Assets: $812B
Liabilities: $448B in deposits, $20B others for a total of $468B.
Shareholders' equity: $344B (debt/equity conversion)

That would be a very well capitalized bank indeed! Maybe, as part of the process, some things like short-term debt with maturity under 90 days can be allowed to mature regularly, to prevent market chaos. Wachovia could then take massive losses (writedowns) on its loan portfolio -- things like goodwill and tax loss assets probably need to be vaporized anyway -- so perhaps it would look something like this:

Assets: $712B (after $100B writedown)
Liabilities: $468B
Equity: $244B

Wachovia is a big CDS dealer. To the extent possible, CDS should be "netted," in other words, offsetting longs and shorts canceled out against each other. Remaining CDS liabilities are toast.

Result: Wachovia goes from a weak bank to one of the best capitalized on the planet. The CDS problems go poof. The government oversees the process, to prevent "systemic" issues and protect depositors, but doesn't invest a dime. The debt holders become the new owners.

And how about those debt holders, which got a pile of equity instead? There was $239B of short- and long-term debt. Afterwards, there is shareholders' equity of $244B. We can give a little franchise value, which I propose is 10% of assets or $72B. So, that's a market cap of about $316B, or 1.3x book, which is normal considering that the bank is rather overcapitalized and has a lowish ROE. And, no more CDS nasties. So, the debt holders swapped $239B of debt for $316B of equity. Not the worst thing ever.

Compare this to Wachovia's merger with Wells Fargo:

1) Wells Fargo doesn't bring any additional capital to the table, so the combo is just as weakly capitalized as before.
2) The CDS problems remain.
3) The result is ... probably a lot like Wachovia's acquisition of Golden West. (This is how Wachovia got into trouble in the first place.) The underlying problems -- insufficient capitalization, inadequate asset writedowns, mystery CDS liabilities -- remain.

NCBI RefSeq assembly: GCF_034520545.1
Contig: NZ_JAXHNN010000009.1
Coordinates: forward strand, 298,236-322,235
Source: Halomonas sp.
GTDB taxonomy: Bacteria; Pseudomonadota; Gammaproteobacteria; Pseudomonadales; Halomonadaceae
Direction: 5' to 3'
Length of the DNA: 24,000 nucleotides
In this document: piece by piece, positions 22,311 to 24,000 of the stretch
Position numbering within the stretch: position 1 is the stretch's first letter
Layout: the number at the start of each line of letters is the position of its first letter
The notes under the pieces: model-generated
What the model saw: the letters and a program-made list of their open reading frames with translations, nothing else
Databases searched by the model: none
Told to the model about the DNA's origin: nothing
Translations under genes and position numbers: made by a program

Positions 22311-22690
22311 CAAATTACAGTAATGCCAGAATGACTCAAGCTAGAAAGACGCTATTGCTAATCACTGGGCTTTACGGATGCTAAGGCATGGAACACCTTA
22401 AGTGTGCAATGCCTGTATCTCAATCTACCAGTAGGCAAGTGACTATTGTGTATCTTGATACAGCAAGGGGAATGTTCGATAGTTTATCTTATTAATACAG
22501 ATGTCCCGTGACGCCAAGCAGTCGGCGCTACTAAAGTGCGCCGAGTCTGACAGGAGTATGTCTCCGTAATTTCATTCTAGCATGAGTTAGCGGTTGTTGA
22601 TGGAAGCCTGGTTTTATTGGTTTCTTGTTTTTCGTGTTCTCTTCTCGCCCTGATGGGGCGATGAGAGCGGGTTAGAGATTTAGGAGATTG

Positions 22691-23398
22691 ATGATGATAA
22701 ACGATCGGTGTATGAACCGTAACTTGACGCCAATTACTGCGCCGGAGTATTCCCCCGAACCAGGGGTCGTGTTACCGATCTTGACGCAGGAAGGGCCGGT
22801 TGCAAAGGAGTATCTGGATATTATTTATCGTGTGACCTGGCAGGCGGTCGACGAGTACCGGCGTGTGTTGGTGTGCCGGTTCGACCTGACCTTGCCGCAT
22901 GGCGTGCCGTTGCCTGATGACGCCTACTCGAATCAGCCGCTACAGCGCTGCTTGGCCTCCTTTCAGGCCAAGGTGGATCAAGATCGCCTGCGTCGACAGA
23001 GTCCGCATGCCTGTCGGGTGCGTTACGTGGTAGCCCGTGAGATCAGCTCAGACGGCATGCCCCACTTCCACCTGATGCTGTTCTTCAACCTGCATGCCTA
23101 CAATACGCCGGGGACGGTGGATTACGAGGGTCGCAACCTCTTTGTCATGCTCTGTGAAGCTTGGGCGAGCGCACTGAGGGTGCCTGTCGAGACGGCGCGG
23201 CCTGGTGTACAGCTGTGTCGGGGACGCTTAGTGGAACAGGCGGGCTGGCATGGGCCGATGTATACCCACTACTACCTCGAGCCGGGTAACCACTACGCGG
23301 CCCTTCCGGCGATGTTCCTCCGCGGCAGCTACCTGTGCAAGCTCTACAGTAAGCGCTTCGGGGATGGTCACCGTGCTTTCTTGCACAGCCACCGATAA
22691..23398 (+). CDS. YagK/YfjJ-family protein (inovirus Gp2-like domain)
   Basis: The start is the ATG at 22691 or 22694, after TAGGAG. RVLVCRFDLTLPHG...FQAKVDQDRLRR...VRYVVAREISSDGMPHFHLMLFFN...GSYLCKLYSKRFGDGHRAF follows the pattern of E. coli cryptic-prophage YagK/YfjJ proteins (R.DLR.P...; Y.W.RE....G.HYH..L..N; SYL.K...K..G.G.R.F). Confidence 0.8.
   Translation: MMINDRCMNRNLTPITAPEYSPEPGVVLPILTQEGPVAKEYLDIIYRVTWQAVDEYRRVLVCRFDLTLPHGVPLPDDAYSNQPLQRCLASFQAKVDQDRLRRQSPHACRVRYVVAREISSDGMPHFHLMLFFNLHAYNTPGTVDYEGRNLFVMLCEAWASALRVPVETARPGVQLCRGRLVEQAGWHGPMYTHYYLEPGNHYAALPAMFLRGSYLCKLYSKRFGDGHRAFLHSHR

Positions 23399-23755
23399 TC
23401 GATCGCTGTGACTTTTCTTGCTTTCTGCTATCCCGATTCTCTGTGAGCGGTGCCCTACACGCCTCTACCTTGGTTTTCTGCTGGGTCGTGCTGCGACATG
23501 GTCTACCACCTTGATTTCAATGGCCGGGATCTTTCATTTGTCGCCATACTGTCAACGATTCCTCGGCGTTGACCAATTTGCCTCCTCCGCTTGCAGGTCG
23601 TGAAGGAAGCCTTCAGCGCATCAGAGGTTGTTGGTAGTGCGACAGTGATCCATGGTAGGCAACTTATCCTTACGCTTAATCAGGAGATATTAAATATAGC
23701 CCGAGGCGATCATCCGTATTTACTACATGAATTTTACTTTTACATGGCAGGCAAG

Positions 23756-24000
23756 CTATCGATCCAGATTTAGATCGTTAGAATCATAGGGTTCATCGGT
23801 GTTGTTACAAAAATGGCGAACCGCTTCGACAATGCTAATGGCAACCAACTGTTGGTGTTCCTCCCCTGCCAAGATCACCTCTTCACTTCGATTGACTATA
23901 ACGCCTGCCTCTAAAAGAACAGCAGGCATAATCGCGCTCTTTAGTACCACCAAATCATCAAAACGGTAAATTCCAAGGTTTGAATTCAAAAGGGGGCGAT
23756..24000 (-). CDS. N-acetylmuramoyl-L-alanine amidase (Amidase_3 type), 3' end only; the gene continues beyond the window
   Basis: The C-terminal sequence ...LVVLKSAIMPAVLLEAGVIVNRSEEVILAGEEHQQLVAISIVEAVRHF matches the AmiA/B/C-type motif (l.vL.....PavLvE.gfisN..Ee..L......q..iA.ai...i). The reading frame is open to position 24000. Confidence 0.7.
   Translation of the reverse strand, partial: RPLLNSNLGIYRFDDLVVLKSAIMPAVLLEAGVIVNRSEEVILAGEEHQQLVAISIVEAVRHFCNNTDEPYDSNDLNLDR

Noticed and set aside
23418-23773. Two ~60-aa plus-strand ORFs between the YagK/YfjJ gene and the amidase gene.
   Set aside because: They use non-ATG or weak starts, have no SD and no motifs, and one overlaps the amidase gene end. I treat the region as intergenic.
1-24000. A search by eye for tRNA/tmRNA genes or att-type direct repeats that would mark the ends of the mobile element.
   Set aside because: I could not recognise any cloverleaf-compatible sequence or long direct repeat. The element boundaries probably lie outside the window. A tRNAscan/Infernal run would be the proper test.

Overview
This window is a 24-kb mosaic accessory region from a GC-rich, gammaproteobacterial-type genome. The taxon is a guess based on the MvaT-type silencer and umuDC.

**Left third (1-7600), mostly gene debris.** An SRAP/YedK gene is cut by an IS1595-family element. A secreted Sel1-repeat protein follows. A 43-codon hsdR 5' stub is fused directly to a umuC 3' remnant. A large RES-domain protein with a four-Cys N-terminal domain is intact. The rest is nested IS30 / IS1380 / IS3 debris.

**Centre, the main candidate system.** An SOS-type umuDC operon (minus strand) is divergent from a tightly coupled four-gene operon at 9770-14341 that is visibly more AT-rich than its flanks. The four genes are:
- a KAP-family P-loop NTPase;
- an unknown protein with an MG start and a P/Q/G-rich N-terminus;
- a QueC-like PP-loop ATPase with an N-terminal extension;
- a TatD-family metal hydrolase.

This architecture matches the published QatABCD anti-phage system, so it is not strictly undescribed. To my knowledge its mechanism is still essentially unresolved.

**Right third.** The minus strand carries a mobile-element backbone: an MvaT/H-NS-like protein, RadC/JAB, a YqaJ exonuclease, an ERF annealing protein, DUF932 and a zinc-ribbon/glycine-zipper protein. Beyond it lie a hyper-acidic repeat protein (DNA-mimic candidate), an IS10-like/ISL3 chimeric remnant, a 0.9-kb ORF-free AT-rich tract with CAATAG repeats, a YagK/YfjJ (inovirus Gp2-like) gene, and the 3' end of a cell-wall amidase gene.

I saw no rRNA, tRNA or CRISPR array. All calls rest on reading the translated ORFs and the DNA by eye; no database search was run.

III. Citigroup

Here's Citigroup's balance sheet:

Here we have $114B in short-term borrowings and $420B in long-term debt. Let's just say that the short-term debt with maturity under 90 days is allowed to mature, and the long-term borrowings are converted into equity. The Fed funds purchased will stay (not so good to stiff the Fed maybe). That would leave:

Assets: $2,100B
Liabilities: About $1400B (after debt/equity conversion, elimination of some junior liabilities)
Equity: $700B

Once again, a very well capitalized bank. Then, the bank takes a massive writedown, marking weak assets at a good estimate of their real value, so it looks something like this:

Assets: $1,800B
Liabilities: $1400B
Equity: $400B

Of course, CDS liabilities and the like are either netted or disappear into the ether.

It is probably not necessary to have quite so much equity. After a while, maybe a few years, when all the bad news has come out, the equity holders can arrange what amounts to an equity/debt swap. The bank would issue debt, and use the proceeds to buy back equity. Investment bankers and private equity guys do this sort of thing all day.

Once again, we achieve our goals:

1) A nice clean balance sheet. This means that assets are marked down to their real value, and there's plenty of capital.
2) No off-balance sheet nasties.
3) Depositors etc. are protected, thus solving "systemic" issues.

The government, once again, serves as a facilitator. It invests nothing, but makes sure the process runs smoothly.

* * *

Now, there are some issues with this plan. The first is: there is bankruptcy everywhere. That, of course, is the point -- a "flash-bankruptcy" that allows financial institutions to reorganize and heal themselves in a way that is possible only in bankruptcy. Normally, it is not such a good idea to promote mass bankruptcy. For example, holders of Wachovia or Citi debt might be quite surprised to find themselves with huge equity shareholdings. However, things have gotten to the point that bankruptcy would have resulted anyway, so we are not really causing any new problems here. If the problems weren't so big, then the wave of private-market recapitalizations we saw in the first half would have been effective. Well, we tried that, and it didn't work so on to the next thing.